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Critics call foul on Civic Center's coal-sponsored basketball court logo

CHARLESTON, W.Va. - The Charleston Civic Center's decision to accept sponsorship money and place coal industry images on its new basketball playing surface is raising eyebrows.  

The hardwood floor paid for by the West Virginia Coal Association debuted at Tuesday's West Virginia University-Morehead State game.

A black perimeter and large orange outline of the state with the silhouettes of three coal miners dominates half-court. There are also logos for the association's "Friends of Coal" group on either side.

The industry-sponsored floor has angered an environmentalist.   

"How would people feel if the Democratic Party painted Democratic logos all over the court and Republicans had to sit there and look at that?" said Denise Giardina, a Charleston author and opponent of mountaintop removal mining.

Giardina said sporting events - including the high school basketball tournaments hosted at the Civic Center - shouldn't be turned into political events.

The Civic Center is a government building owned by the City of Charleston.

Laura Phillips, president of the Phillips Group, a Charleston-based advertising agency, said she wasn't sure if the Civic Center sought public bids for the sponsorship rights.

"I'm keenly aware of the benefit the West Virginia Coal Association will derive by having its Friends of Coal logo emblazoned on the basketball court," she wrote in an email to Civic Center General Manager John Robertson.

"I wasn't aware of a public notice by the Civic Center or the City of Charleston about the need for a new basketball court floor and the willingness of the Civic Center and City to enter into a partnership with an organization of corporations to help pay for the floor."

So far, the Civic Center and the Coal Association have declined to make public the details of the deal, though it guarantees the Coal Association gets to brand the floor for the next decade. Robertson has previously said the Coal Association provides the Civic Center about $125,000 in annual business and that the court cost $82,000.

Coal Association President Bill Raney said the association had promised to maintain the floor but declined to talk about any additional figures and referred those questions to Robertson.

Robertson was out of the office Tuesday and did not respond to an email or a voicemail left on his cellphone.

Phillips said $82,000 for a court emblazoned with the Coal Association's logo for 10 years was a "heck of a deal."

"When WVU plays Marshall, you can pay $2,500 or $3,000 for a spot in the game," she said in a telephone interview, referring to TV spots that air during the game. "To have the logo on the floor, that's a coup."

Phillips said if the city had sought bids, it might have received more money.

"There would be people like the Sierra Club or the Natural Resource Defense Council - those people might want to have their logo displayed on the floor and would have the means to pay for that," she said.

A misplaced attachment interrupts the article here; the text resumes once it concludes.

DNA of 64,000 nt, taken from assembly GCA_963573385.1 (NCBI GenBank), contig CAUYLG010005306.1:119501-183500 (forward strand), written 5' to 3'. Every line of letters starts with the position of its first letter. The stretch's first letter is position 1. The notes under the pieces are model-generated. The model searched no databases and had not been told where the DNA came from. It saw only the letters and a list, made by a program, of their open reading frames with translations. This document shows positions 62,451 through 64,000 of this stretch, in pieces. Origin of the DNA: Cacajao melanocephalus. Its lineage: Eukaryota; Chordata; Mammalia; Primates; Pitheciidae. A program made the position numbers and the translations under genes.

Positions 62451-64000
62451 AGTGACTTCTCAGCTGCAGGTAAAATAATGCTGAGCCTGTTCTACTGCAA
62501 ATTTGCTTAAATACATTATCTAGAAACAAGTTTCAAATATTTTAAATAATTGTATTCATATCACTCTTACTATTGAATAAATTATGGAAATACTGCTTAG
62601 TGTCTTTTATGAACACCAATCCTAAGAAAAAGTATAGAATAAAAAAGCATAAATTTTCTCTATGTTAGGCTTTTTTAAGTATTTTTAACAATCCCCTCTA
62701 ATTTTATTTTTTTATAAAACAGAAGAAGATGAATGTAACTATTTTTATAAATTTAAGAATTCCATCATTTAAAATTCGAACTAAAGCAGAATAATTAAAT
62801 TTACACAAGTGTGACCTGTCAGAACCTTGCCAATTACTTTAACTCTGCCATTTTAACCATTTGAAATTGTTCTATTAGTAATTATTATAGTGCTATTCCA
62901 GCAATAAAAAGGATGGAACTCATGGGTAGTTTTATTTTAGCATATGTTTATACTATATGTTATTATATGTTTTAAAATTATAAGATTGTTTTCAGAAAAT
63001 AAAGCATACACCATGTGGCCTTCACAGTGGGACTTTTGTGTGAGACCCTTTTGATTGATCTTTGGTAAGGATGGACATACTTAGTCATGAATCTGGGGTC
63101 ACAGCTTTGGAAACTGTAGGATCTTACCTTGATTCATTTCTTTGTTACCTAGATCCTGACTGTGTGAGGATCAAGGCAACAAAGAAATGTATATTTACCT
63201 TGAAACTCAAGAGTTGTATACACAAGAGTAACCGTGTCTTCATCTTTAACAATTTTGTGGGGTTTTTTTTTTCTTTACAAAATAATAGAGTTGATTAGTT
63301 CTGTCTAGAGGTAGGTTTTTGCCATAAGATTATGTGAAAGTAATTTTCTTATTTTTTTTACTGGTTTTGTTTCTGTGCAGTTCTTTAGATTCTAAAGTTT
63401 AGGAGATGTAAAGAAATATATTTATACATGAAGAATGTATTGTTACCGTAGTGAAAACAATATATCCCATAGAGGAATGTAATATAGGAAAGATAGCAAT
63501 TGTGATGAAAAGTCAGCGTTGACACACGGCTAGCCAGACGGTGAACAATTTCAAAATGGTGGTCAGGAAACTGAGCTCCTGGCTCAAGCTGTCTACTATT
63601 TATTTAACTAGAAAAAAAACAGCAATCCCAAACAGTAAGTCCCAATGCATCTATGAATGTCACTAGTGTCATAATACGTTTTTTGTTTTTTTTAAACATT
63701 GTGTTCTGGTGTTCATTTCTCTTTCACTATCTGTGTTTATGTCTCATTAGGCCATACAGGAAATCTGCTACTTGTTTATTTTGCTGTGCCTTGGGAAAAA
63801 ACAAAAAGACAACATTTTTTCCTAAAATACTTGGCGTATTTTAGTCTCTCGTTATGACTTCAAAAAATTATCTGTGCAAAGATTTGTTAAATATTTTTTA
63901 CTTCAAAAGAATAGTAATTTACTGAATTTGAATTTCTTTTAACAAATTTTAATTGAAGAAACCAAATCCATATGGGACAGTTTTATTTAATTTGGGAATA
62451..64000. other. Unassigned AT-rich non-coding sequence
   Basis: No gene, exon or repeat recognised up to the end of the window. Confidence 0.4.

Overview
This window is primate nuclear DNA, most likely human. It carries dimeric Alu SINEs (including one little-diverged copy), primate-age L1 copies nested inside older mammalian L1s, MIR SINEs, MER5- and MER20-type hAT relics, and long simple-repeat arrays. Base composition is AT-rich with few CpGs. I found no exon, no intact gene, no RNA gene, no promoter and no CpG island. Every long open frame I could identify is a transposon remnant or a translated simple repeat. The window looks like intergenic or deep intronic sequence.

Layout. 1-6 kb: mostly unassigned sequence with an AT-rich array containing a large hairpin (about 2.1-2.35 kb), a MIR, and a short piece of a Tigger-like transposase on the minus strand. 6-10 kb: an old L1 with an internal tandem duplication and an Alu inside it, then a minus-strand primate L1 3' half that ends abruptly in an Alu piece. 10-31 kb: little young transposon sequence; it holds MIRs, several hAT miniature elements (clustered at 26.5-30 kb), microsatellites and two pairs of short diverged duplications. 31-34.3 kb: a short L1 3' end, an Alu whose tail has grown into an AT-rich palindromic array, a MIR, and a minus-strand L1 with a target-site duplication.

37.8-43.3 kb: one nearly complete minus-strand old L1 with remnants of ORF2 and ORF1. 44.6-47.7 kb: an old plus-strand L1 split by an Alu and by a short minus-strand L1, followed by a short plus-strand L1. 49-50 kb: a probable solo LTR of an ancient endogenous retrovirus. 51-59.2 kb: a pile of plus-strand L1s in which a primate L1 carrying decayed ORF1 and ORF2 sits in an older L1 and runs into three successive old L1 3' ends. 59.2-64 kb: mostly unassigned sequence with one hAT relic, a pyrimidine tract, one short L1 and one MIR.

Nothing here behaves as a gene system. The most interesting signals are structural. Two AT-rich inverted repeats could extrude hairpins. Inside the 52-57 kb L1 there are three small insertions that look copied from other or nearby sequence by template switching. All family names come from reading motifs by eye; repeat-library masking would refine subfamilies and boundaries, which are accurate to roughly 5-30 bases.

Indeed, the half-court logo may overshadow other advertisers, including Chesapeake Energy, which has a $250,000 five-year deal to sponsor the annual Marshall-WVU game. The company is paying $50,000 a year for the rights to call the game the Chesapeake Energy Capital Classic.

While the gas company may be paying for the naming rights to the game, viewers are now just as likely to notice players go back and forth on a court that is painted to promote the state's coal industry.

Chesapeake Vice President Scott Rotruck said a WVU official who read about the new court in the newspaper first told him about the new Civic Center floor.

Rotruck said his company is committed to sponsoring the game.

"A deal is a deal," he said.

Rotruck said the industry competes with coal but they work together to help the state. But he said he would be open to finding some way to get Chesapeake's logo on the floor during the Capital Classic.

"If they would be willing to allow us to put some logos on there, that would be wonderful," he said.

Raney wasn't sure what he would do.

"I don't know that that's my decision to make; I think that's a matter of going through what all the ideas and concerns are," he said.

WVU Deputy Athletic Director Mike Parsons said the university would do what it could to address any concerns Chesapeake had, though Parsons said Monday afternoon he had not spoken with Rotruck about the issue and didn't know if there were any concerns.

"We have to make sure that the corporate sponsor receives adequate, appropriate exposure for their sponsorship, and that's something we'll sit down with Chesapeake and make sure that does happen," he said.

Raney also dismissed criticism from environmentalists about the sponsorship. He said he wouldn't expect them to be in favor of whatever the association was doing. He said the decision to donate the floor was an example of industry standing up to support the community.

The Coal Association also sponsors the annual WVU-Marshall football game, which is known as the Friends of Coal Bowl.

Contact writer Ry Rivard at ry.rivard@dailymail.com or 304-348-1796. Follow him at www.twitter.com/ryrivard.

 


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